I hope you’ve been enjoying the wonderful weather we’ve experienced today. It isn’t often we end up with high temperatures in the 60s and 70s with relatively low humidity values in late April. That all is going to change tonight into tomorrow as we see moist air stream northward from the Gulf of Mexico. This is the first step in priming up the atmosphere to support thunderstorm chances this week. Right now it looks like parts of Texas will have the chance for severe thunderstorms on Tuesday, Wednesday, Thursday, and Friday. Each day will have unique aspects to it. Considering we’re still outside 48 hours for most of the upcoming event this post is mainly more of a heads up to introduce the threat for an active period of weather.
We’ll be looking a lot at severe weather outlooks this week so lets first review the definitions. The Storm Prediction Center uses five risk categories ranging from marginal (1) which is more common increasing in severity and rarity up to a high risk (5) which is only used one to three times a year nationwide. The number of severe thunderstorms, their expected intensity, longevity, and forecast confidence all goes into making a severe weather outlook.
Tuesday, April 21
The Storm Prediction Center has issued a Slight Risk (2) for West-Central Texas, the southeastern Texas Panhandle, and Southwest Oklahoma. A marginal risk (1) includes most of the Texas Panhandle, Northwest Texas, Permian Basin, parts of the Big Country, and Southwest Texas. Thunderstorms are possible tonight in the Texas Panhandle but these are not going to be severe. By tomorrow we should have dewpoint values of at least 50 degrees in the eastern Texas Panhandle with 60 degree dew points in parts of the Big Country by 6 PM Tuesday. These moisture values are not ideal for significant severe weather but will support the threat for a few severe thunderstorms. Wind shear and atmospheric instablity will support the threat for organized thunderstorms from about 5 PM Tuesday through 10 PM. Thunderstorm coverage is not expected to be widespread due to a strong cap and limited moisture quality. The strongest storms will probably be supercellular with the threat for large hail and localized damaging wind gusts. The limited moisture along with weak low level wind shear will keep the tornado threat non-zero tomorrow.
Wednesday, April 22
Wednesday has the potential to feature more widespread severe weather across the state as an upper level storm system helps bring more lift. In addition we’ll have dewpoint values of 65+ degrees in place which will support an even more unstable atmosphere. Wind shear values will also be supportive of organized thunderstorms. The Storm Prediction Center has already issued an enhanced risk (3) of severe weather for portions of North and Northeast Texas into Central Oklahoma. A slight risk (2) includes the Concho Valley, North Texas, Central Texas, East Texas, and Southeast Texas. A marginal risk (1) runs from the Rio Grande Valley northward into the eastern Texas Panhandle. Being 3 days out there are several uncertainties included in the forecast. Some weather models indicate a cluster of severe thunderstorms will develop by mid-afternoon in Northwest Texas and Southwest Oklahoma and spread southeast into North Texas by late afternoon/early evening Wednesday. This cluster of storms would be capable of producing large hail up to the size of hen eggs, destructive wind gusts up to 75 MPH, and brief tornadoes. Essentially the threats would be similar to those experienced with the cluster of severe storms that impacted North and Northeast Texas last Thursday. Other models indicate the potential for more discrete supercellular thunderstorms by mid-afternoon which would be capable of producing baseball size hail, damaging wind gusts up to 70 MPH, and the possibility of tornadoes. In reality we may end up seeing a mixed convective mode with supercells and that cluster of thunderstorms. Either way an enhanced severe weather threat is expected on Wednesday and will be the first of potentially three days of enhanced severe weather potential.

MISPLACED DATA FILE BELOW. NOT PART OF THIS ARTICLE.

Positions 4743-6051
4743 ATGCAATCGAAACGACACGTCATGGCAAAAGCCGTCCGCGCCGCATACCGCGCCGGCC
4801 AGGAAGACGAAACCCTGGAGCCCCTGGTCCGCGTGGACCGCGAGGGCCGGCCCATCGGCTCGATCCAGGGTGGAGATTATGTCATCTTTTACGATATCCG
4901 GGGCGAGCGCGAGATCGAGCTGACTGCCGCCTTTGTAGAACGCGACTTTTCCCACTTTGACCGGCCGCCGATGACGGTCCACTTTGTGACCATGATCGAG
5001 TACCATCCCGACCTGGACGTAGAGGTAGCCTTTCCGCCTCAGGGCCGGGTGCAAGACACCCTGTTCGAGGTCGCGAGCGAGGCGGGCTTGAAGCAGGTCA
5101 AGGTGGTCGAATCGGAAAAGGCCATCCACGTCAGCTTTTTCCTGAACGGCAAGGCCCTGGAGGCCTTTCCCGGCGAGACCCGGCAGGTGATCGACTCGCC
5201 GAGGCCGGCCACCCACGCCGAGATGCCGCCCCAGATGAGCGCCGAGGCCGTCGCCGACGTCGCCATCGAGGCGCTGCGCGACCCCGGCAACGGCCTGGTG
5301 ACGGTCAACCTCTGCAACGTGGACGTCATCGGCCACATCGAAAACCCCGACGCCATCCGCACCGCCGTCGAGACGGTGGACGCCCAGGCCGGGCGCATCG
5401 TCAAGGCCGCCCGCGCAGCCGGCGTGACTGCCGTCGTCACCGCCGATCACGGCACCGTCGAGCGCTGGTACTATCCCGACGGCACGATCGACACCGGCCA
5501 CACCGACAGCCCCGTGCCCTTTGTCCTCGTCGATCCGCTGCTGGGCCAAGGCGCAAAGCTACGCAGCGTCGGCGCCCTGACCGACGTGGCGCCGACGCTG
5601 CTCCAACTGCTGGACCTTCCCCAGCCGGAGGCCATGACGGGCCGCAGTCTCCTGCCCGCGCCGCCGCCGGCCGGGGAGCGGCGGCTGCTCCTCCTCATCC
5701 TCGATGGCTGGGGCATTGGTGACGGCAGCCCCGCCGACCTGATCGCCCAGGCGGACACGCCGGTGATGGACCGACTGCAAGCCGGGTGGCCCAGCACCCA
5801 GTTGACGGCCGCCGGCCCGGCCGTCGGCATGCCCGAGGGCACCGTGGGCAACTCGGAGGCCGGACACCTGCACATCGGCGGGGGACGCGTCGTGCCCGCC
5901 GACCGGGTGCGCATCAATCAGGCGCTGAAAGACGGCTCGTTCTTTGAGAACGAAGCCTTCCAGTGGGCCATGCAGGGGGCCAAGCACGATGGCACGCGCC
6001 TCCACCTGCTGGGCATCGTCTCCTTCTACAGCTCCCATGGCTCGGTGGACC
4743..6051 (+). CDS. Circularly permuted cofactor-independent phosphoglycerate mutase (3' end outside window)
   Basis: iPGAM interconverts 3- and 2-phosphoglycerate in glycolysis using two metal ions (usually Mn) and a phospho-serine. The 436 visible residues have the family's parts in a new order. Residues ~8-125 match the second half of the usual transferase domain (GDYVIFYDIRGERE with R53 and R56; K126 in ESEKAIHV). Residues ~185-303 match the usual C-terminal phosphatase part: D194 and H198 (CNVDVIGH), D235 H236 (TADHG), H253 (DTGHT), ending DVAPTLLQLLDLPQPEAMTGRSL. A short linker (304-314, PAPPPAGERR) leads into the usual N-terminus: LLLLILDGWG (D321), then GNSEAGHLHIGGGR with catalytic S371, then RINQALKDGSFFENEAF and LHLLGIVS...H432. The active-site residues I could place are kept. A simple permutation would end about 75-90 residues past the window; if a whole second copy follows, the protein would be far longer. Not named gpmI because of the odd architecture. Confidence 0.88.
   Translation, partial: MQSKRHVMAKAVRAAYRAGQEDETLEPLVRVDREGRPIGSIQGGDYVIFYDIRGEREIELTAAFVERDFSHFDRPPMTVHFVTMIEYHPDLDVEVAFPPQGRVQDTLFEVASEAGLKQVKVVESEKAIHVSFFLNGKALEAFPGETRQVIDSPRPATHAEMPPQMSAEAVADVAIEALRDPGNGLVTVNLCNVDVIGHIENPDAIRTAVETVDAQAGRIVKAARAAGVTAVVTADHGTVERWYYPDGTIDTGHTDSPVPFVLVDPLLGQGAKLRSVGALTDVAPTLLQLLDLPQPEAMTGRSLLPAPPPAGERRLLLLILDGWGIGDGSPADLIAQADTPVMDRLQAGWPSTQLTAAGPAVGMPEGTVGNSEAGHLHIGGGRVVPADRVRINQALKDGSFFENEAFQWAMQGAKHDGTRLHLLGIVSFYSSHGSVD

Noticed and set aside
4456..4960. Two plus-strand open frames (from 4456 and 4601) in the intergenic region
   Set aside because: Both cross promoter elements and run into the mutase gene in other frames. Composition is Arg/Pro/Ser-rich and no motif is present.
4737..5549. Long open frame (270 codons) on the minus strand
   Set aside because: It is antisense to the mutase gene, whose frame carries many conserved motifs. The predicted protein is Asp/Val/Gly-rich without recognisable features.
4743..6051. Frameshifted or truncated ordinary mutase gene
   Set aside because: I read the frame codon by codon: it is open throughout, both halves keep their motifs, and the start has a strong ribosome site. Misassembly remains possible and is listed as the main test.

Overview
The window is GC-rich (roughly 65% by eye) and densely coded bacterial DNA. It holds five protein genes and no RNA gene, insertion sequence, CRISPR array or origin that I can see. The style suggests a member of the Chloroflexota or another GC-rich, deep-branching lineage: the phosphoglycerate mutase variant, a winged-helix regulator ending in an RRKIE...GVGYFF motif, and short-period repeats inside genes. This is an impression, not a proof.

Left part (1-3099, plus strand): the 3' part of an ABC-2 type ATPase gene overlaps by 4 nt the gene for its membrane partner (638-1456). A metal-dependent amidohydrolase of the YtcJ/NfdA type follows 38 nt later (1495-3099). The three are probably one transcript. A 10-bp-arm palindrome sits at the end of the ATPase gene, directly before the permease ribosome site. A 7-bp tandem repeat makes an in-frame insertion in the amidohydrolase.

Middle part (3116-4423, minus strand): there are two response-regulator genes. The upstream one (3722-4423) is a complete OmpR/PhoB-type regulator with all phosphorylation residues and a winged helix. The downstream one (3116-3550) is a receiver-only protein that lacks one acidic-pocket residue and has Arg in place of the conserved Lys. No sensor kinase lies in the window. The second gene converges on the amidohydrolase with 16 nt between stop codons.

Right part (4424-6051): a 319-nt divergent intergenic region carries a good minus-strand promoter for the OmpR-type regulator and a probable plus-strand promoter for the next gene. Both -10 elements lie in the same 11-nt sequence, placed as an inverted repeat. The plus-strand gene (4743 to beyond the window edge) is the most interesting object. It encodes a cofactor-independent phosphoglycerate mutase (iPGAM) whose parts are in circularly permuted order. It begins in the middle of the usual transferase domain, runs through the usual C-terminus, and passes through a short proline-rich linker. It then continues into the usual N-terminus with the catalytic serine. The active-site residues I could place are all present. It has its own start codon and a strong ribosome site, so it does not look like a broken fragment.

Thursday, April 23
The Storm Prediction Center has highlighted North Texas, Northeast Texas, East Texas, Southeast Texas, South Texas, and Central Texas on Thursday for the potential of an en enhanced severe weather risk. Thunderstorms on Wednesday will play a role in where we end up seeing the most significant risk of severe weather on Thursday. Once again all modes of severe weather will be possible Thursday afternoon into Thursday evening with hail up to the size of baseballs, destructive wind gusts up to 75 MPH, and tornadoes. Specific hazard-related risks and the overall forecast will continue to be refined as we get closer to Thursday.
Friday, April 24
While this day is the farthest out it does have the potential to be a significant severe weather outbreak from Kansas southward into Oklahoma and Texas. Uncertainty remains high regarding the overall setup on Friday but it is an event with the potential of high-end severe weather. This could be the day where we see the highest tornado risk but there are a lot of questions and the answers could drastically change the forecast. I urge you to check back for forecast updates this week.
In summary we’re in late April and having the threat for severe weather is nothing new this time of year. There’s no reason to get anxious or freak out. What I advise you do before severe weather time is practice your safety plan with your family. Make sure you know where to go or what to do if you come under the gun. We’ll be sharing several articles this week on how you can prepare for severe weather and make your own safety plan.